15.
Derkay  CS, Darrow  DH, Welch  C, Sinacori  JT.  Post-tonsillectomy morbidity and quality of life in pediatric patients with obstructive tonsils and adenoid: microdebrider vs electrocautery.  Otolaryngol Head Neck Surg. 2006;134(1):114-120.PubMedArticle
16.
Solares  CA, Koempel  JA, Hirose  K,  et al.  Safety and efficacy of powered intracapsular tonsillectomy in children: a multi-center retrospective case series.  Int J Pediatr Otorhinolaryngol. 2005;69(1):21-26.PubMedArticle
17.
Mitchell  RB, Kelly  J.  Outcome of adenotonsillectomy for severe obstructive sleep apnea in children.  Int J Pediatr Otorhinolaryngol. 2004;68(11):1375-1379.PubMedArticle
18.
Mitchell  RB, Kelly  J.  Outcome of adenotonsillectomy for obstructive sleep apnea in children under 3 years.  Otolaryngol Head Neck Surg. 2005;132(5):681-684.PubMedArticle
19.
Tauman  R, Gulliver  TE, Krishna  J,  et al.  Persistence of obstructive sleep apnea syndrome in children after adenotonsillectomy.  J Pediatr. 2006;149(6):803-808.PubMedArticle
20.
Guilleminault  C, Li  K, Quo  S, Inouye  RN.  A prospective study on the surgical outcomes of children with sleep-disordered breathing.  Sleep. 2004;27(1):95-100.PubMed
21.
Friedman  M, Wilson  MN, Friedman  J, Joseph  NJ, Lin  HC, Chang  HW.  Intracapsular coblation tonsillectomy and adenoidectomy for the treatment of pediatric obstructive sleep apnea/hypopnea syndrome.  Otolaryngol Head Neck Surg. 2009;140(3):358-362.PubMedArticle
22.
Guilleminault  C, Huang  YS, Glamann  C, Li  K, Chan  A.  Adenotonsillectomy and obstructive sleep apnea in children: a prospective survey.  Otolaryngol Head Neck Surg. 2007;136(2):169-175.PubMedArticle
23.
Friedman  M, Wilson  M, Lin  HC, Chang  HW.  Updated systematic review of tonsillectomy and adenoidectomy for treatment of pediatric obstructive sleep apnea/hypopnea syndrome.  Otolaryngol Head Neck Surg. 2009;140(6):800-808.PubMedArticle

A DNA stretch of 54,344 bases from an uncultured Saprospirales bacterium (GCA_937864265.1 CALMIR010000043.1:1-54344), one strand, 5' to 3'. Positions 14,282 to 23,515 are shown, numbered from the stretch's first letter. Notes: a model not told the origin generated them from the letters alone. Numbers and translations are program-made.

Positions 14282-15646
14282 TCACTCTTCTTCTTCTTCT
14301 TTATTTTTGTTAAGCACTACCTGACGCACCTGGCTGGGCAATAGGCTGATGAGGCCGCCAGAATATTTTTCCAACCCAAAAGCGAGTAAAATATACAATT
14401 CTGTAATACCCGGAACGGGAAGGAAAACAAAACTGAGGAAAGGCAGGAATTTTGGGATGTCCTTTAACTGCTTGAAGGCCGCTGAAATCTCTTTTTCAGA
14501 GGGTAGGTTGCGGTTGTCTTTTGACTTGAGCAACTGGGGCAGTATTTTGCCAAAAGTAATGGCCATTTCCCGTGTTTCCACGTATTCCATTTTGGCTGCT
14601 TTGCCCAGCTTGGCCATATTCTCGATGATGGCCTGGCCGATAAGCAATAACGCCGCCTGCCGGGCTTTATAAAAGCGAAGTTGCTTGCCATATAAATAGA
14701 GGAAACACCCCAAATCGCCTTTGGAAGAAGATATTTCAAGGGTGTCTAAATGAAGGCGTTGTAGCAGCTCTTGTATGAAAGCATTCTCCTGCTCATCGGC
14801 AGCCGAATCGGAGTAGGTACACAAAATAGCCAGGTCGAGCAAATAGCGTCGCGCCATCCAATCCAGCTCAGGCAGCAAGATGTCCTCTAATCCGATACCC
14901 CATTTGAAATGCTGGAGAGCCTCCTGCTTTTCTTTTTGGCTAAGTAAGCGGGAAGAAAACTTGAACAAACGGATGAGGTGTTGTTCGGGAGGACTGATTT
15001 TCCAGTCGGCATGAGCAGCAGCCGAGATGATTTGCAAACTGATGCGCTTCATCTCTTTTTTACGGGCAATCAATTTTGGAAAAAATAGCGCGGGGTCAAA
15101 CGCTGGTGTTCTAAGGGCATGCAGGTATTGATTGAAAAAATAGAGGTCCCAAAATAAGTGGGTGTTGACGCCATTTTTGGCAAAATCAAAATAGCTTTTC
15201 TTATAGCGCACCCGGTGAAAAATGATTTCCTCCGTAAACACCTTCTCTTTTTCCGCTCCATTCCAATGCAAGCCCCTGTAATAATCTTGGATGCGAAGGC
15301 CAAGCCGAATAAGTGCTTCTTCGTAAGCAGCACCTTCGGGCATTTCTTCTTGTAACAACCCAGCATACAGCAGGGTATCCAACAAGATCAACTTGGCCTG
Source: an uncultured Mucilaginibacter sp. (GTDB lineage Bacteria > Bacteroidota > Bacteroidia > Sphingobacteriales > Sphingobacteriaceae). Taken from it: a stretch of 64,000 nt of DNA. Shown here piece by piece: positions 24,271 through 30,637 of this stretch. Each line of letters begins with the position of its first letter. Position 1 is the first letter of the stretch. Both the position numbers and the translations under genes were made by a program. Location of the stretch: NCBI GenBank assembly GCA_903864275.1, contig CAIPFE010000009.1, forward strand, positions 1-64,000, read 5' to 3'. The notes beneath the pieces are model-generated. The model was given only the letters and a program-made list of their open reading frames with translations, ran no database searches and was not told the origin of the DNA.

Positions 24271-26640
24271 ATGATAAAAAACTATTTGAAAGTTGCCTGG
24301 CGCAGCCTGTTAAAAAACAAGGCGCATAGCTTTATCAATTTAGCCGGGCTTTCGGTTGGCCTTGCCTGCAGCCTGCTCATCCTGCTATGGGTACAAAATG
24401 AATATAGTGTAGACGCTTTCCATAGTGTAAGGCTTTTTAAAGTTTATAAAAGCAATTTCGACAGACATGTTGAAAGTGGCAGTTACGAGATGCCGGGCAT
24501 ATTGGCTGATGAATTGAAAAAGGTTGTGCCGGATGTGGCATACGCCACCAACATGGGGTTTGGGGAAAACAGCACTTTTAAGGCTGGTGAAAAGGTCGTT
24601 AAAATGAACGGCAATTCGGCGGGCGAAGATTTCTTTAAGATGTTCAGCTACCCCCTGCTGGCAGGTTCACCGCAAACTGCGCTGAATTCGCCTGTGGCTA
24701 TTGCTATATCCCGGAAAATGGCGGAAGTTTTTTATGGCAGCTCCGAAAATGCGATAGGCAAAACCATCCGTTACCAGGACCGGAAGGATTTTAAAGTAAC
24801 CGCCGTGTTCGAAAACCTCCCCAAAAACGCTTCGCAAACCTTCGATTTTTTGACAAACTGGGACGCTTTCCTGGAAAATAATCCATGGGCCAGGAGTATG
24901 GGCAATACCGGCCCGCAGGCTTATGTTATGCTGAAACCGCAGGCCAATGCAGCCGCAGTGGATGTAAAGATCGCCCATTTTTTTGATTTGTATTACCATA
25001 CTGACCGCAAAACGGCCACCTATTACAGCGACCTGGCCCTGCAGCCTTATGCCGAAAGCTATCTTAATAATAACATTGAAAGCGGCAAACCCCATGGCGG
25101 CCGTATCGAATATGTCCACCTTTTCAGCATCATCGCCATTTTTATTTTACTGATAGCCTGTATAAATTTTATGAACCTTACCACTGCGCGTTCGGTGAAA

24.
Costa  DJ, Mitchell  R.  Adenotonsillectomy for obstructive sleep apnea in obese children: a meta-analysis.  Otolaryngol Head Neck Surg. 2009;140(4):455-460.PubMedArticle
25.
Sorin  A, Bent  JP, April  MM, Ward  RF.  Complications of microdebrider-assisted powered intracapsular tonsillectomy and adenoidectomy.  Laryngoscope. 2004;114(2):297-300.PubMedArticle
26.
Mangiardi  J, Graw-Panzer  KD, Weedon  J, Regis  T, Lee  H, Goldstein  NA.  Polysomnography outcomes for partial intracapsular versus total tonsillectomy.  Int J Pediatr Otorhinolaryngol. 2010;74(12):1361-1366.PubMedArticle
27.
Thottam  PJ, Trivedi  S, Siegel  B, Williams  K, Mehta  D.  Comparative outcomes of severe obstructive sleep apnea in pediatric patients with trisomy 21.  Int J Pediatr Otorhinolaryngol. 2015;79(7):1013-1016.PubMedArticle
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Original Investigation
February 2016

Effectiveness of Powered Intracapsular Tonsillectomy in Children With Severe Obstructive Sleep Apnea

Author Affiliations
  • 1Department of Otolaryngology–Head and Neck Surgery, Thomas Jefferson University, Philadelphia, Pennsylvania
  • 2Office of Health Equity and Inclusion, Nemours/Alfred I. duPont Hospital for Children, Wilmington, Delaware
  • 3University of Maryland, College Park
  • 4Division of Pulmonary Pulmonology, Nemours/Alfred I. duPont Hospital for Children, Wilmington, Delaware
  • 5Division of Otolaryngology, Nemours/Alfred I. duPont Hospital for Children, Wilmington, Delaware